Ilhan Omar is set to make history after winning a seat in Minnesota’s Fifth Congressional District, likely becoming the first Somali-American in Congress. Here’s what we know about her.
What’s her political background?
The former refugee gained traction two years ago, when she became the first Somali-American elected to a state legislature in Minnesota by defeating a 22-term Democratic incumbent. Because her district, which encompasses Minneapolis and its surrounding suburbs, is reliably liberal, she is widely expected to take the House seat.
Why is she a big deal?
Not only would Omar be the first Somali-American to hold national office; she would be joining Rashida Tlaib — a Palestinian-American who won her Democratic primary in Michigan and will be running unopposed — in becoming the first two Muslim women in Congress.
A record number of Muslim Americans — at least 90 — are running for office in this year’s midterm elections.
What’s her story?
Omar, 36 and a mother of three, is the youngest of seven children, the reports. At 8 years old, she fled Somalia with her family due to the country’s ongoing civil war, then spent four years in a refugee camp in Mombasa, Kenya, surrounded by tens of thousands of others. She came to America at age 12 and settled in Minnesota, where she learned English by watching American TV.
“In my last race, I talked about what my win would have meant for that 8-year-old girl in that refugee camp,” Omar said in her victory speech. “And today, I still think about her and I think about the kind of hope and optimism all of those 8-year-olds around the country and around the world get from seeing your beautiful faces elect and believe in someone like me.”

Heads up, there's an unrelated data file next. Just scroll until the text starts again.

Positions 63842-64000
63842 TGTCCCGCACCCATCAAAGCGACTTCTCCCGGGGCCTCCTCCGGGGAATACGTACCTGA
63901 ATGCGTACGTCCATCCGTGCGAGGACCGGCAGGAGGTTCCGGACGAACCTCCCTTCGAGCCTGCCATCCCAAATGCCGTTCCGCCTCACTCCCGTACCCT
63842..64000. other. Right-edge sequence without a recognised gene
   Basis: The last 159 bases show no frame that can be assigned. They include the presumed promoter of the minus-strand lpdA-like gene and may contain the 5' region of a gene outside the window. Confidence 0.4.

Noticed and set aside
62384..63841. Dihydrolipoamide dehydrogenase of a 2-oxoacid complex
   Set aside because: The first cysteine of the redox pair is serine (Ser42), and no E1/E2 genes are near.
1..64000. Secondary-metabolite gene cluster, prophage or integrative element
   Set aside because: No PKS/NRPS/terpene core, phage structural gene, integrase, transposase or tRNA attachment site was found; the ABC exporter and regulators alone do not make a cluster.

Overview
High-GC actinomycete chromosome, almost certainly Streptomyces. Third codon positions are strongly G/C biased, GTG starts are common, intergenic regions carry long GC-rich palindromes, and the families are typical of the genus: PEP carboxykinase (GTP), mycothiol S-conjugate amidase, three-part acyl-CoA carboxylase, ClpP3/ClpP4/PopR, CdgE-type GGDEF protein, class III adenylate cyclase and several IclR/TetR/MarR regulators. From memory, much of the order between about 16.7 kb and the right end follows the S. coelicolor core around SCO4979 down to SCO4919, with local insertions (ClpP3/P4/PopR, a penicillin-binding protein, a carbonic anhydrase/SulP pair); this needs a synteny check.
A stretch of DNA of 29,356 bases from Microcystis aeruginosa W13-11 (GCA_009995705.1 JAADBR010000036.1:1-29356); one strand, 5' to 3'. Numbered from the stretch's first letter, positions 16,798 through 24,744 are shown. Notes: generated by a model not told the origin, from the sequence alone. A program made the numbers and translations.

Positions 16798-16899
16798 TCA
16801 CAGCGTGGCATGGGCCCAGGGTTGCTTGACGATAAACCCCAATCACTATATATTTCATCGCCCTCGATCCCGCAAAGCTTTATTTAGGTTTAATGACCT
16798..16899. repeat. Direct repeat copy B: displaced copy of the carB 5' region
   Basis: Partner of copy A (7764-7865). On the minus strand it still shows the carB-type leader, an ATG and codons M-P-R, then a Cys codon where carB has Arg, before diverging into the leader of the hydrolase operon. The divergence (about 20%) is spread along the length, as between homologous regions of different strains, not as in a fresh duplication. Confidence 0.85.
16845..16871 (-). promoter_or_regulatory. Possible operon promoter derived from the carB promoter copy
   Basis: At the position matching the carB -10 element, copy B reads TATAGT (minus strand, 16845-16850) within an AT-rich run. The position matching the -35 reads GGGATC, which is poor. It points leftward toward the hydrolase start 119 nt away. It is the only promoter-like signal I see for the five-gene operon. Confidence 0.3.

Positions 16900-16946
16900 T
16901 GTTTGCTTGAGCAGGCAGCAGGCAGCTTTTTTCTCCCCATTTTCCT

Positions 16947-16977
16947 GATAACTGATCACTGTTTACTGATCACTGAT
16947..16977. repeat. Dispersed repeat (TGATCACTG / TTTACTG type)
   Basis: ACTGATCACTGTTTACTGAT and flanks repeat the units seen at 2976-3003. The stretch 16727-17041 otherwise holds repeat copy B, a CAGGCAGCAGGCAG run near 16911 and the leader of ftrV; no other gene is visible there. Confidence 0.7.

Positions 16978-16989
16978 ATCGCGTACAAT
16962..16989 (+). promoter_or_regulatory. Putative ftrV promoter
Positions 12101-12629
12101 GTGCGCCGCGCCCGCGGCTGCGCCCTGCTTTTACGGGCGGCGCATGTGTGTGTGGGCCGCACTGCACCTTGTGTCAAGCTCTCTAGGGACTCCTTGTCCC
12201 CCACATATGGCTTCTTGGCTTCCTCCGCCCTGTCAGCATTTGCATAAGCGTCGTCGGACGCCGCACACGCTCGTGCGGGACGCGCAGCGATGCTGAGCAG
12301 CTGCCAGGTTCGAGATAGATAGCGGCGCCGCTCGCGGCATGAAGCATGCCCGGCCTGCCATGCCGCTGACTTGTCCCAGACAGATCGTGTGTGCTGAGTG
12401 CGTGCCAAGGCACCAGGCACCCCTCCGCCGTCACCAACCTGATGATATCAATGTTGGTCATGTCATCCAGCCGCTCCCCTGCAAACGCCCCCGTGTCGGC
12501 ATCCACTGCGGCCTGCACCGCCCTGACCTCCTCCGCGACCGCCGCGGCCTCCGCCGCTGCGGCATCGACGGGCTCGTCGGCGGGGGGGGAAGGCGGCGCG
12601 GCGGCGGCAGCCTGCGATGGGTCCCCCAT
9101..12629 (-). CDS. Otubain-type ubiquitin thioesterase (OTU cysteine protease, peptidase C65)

What’s her platform?
Omar is a progressive Democrat advocating for the institution of a living wage, access to affordable housing and health care, debt forgiveness for those struggling to pay student loans, and the and protection of DACA, per her campaign .
According to , she told voters she would fight against President Trump, saying that she would have been affected by his proposed .
The politician ran a grassroots campaign, rallying more than 1,000 volunteers to reach out to 100,000 voters across the district.
“Tonight, we are celebrating because we engaged and empowered our community and we won,” she said in a statement. “Our campaign staff, our volunteers, and the people of the Fifth Congressional District are the inspiration we need to get up every day and fight for a democracy that guarantees a more just and equitable society.”